Polamalu a study in contradictions - Spokane, North Idaho News & Weather KHQ.com

Tom E. Curran, NBCSports.com

Polamalu a study in contradictions

Photo: NBCSports Photo: NBCSports

The Steelers safety's personality doesn't match the ferocious way he plays
by Tom E. Curran, NBCSports.com

TAMPA - When Steelers general manager Kevin Colbert sat down and talked to Troy Polamalu in early 2003, he was slightly taken aback.

Polamalu, at the time coming off a brilliant career at USC, was projected as one of the top safeties in the draft.

But the havoc-wreaking play Polamalu put on tape did not match the voice coming from his mouth. He was so serene, so soft-spoken.

"It was a little unusual," says Colbert. "You're not concerned, but it was noticeable. Most of the time, the personality matches the play. In his case it didn't. I remember when we were thinking about drafting him, we'd talk to him and you'd say, 'This can't be the same person we're watching on tape.'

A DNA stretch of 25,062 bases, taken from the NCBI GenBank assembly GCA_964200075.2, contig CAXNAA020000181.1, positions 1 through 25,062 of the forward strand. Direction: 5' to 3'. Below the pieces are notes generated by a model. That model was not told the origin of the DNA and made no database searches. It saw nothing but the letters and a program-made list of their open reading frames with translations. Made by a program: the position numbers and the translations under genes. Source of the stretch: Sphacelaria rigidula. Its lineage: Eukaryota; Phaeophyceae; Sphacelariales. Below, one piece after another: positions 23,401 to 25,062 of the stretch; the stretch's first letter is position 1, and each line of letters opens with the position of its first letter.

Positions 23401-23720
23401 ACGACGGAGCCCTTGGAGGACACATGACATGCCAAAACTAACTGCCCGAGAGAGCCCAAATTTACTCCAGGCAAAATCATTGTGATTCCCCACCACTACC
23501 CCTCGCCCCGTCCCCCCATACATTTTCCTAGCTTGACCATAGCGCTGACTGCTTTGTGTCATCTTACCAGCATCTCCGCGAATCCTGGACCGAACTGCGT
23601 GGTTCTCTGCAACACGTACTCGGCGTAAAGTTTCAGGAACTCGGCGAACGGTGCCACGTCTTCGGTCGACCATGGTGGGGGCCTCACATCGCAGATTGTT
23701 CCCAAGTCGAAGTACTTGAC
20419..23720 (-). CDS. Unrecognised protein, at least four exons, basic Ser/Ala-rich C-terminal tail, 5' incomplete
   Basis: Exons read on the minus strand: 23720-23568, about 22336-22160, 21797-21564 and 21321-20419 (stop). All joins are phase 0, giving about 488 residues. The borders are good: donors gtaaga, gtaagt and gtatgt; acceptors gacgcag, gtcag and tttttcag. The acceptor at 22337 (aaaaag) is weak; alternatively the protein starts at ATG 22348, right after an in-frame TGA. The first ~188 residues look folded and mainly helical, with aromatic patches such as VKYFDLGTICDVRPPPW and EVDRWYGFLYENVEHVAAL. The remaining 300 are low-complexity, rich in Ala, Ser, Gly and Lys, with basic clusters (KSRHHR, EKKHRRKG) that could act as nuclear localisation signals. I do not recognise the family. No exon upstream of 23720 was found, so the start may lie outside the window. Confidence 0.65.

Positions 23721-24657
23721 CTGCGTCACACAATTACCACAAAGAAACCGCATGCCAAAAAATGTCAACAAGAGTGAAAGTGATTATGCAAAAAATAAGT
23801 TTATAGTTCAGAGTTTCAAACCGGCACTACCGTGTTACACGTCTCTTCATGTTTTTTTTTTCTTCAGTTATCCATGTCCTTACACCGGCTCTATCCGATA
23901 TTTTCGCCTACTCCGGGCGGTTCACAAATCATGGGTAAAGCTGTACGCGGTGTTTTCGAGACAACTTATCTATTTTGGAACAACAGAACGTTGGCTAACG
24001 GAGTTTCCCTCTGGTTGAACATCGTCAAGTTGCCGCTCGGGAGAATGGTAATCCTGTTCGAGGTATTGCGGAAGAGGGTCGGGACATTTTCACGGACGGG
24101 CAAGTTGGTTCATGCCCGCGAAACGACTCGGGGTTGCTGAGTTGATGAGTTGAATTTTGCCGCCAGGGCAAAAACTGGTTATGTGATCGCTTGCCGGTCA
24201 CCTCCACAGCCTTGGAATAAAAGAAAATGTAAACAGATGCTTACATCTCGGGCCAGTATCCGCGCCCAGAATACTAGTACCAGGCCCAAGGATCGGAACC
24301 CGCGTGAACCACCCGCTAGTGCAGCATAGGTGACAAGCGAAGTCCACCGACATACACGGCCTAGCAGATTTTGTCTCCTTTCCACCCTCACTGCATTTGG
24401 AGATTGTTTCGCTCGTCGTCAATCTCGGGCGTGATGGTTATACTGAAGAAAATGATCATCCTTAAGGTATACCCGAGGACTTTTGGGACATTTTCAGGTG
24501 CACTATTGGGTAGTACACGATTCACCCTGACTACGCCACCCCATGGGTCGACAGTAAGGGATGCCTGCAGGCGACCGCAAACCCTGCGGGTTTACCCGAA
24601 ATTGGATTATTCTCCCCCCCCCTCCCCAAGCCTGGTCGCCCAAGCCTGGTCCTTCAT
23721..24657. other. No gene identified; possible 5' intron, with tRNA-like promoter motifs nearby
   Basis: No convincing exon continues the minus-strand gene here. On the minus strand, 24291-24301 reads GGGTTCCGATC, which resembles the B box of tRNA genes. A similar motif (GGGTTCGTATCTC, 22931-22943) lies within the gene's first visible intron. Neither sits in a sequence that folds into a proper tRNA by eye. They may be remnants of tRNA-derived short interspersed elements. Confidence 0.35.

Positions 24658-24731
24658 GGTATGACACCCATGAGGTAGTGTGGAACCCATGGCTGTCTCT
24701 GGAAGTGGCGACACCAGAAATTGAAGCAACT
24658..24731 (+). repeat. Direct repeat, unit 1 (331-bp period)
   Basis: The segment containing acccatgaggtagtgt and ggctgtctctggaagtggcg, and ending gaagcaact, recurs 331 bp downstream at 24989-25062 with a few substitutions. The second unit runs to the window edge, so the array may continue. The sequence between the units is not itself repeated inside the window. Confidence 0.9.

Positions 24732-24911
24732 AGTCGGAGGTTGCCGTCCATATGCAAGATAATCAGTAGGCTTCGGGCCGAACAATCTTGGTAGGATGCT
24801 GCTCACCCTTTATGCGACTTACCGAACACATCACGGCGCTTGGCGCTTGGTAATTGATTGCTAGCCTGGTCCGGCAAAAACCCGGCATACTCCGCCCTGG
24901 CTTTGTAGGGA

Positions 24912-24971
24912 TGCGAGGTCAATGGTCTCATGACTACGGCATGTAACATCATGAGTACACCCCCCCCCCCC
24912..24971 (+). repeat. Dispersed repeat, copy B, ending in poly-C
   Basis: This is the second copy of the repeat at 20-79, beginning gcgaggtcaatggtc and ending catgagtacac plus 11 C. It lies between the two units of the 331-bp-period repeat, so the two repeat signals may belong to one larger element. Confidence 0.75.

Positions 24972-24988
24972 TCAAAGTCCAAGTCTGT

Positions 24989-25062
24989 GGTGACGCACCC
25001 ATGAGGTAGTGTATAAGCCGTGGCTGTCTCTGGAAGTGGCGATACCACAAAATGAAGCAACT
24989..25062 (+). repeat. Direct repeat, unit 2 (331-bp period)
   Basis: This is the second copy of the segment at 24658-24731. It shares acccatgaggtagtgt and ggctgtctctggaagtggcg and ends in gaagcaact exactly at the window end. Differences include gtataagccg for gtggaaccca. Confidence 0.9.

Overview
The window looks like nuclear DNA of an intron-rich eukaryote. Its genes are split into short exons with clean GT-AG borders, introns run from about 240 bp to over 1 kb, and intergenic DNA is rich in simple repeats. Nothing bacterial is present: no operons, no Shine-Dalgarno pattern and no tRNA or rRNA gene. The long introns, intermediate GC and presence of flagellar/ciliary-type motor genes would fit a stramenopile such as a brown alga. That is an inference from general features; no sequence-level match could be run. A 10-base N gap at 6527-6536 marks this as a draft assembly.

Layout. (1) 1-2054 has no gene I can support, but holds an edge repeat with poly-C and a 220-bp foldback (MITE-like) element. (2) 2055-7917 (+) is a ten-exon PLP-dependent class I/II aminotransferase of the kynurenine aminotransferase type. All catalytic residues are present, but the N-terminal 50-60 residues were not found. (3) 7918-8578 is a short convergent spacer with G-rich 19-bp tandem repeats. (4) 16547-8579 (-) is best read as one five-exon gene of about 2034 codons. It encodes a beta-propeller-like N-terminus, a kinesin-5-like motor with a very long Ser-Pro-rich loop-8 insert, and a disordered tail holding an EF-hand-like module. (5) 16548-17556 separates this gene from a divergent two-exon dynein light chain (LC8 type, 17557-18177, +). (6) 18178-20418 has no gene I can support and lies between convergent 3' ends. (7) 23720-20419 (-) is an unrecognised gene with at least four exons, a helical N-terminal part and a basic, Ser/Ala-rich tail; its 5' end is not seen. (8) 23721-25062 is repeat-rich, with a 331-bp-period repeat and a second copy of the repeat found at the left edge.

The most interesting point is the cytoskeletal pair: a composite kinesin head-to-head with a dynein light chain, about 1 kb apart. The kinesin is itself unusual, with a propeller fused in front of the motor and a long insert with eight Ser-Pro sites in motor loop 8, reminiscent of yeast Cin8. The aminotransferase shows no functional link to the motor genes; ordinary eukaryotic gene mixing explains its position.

"He's a totally different person on the field from the way he is off the field," Colbert continues. "If you met him off the field, you could not project his personality to the way he plays. It's just a switch that goes on and I can't explain it. It's unique. But then you realize he's a great person, and you felt good about the decision (to draft him). But we really had to rely on just watching him. The two sides didn't match so it wasn't a natural, easy projection."

But by the time the Steelers were done with their research, they knew they had their guy. Moving up from the 27th spot in the first round to the 16th in a deal with the Chiefs, the Steelers selected Polamalu. And he's been making them look smart ever since.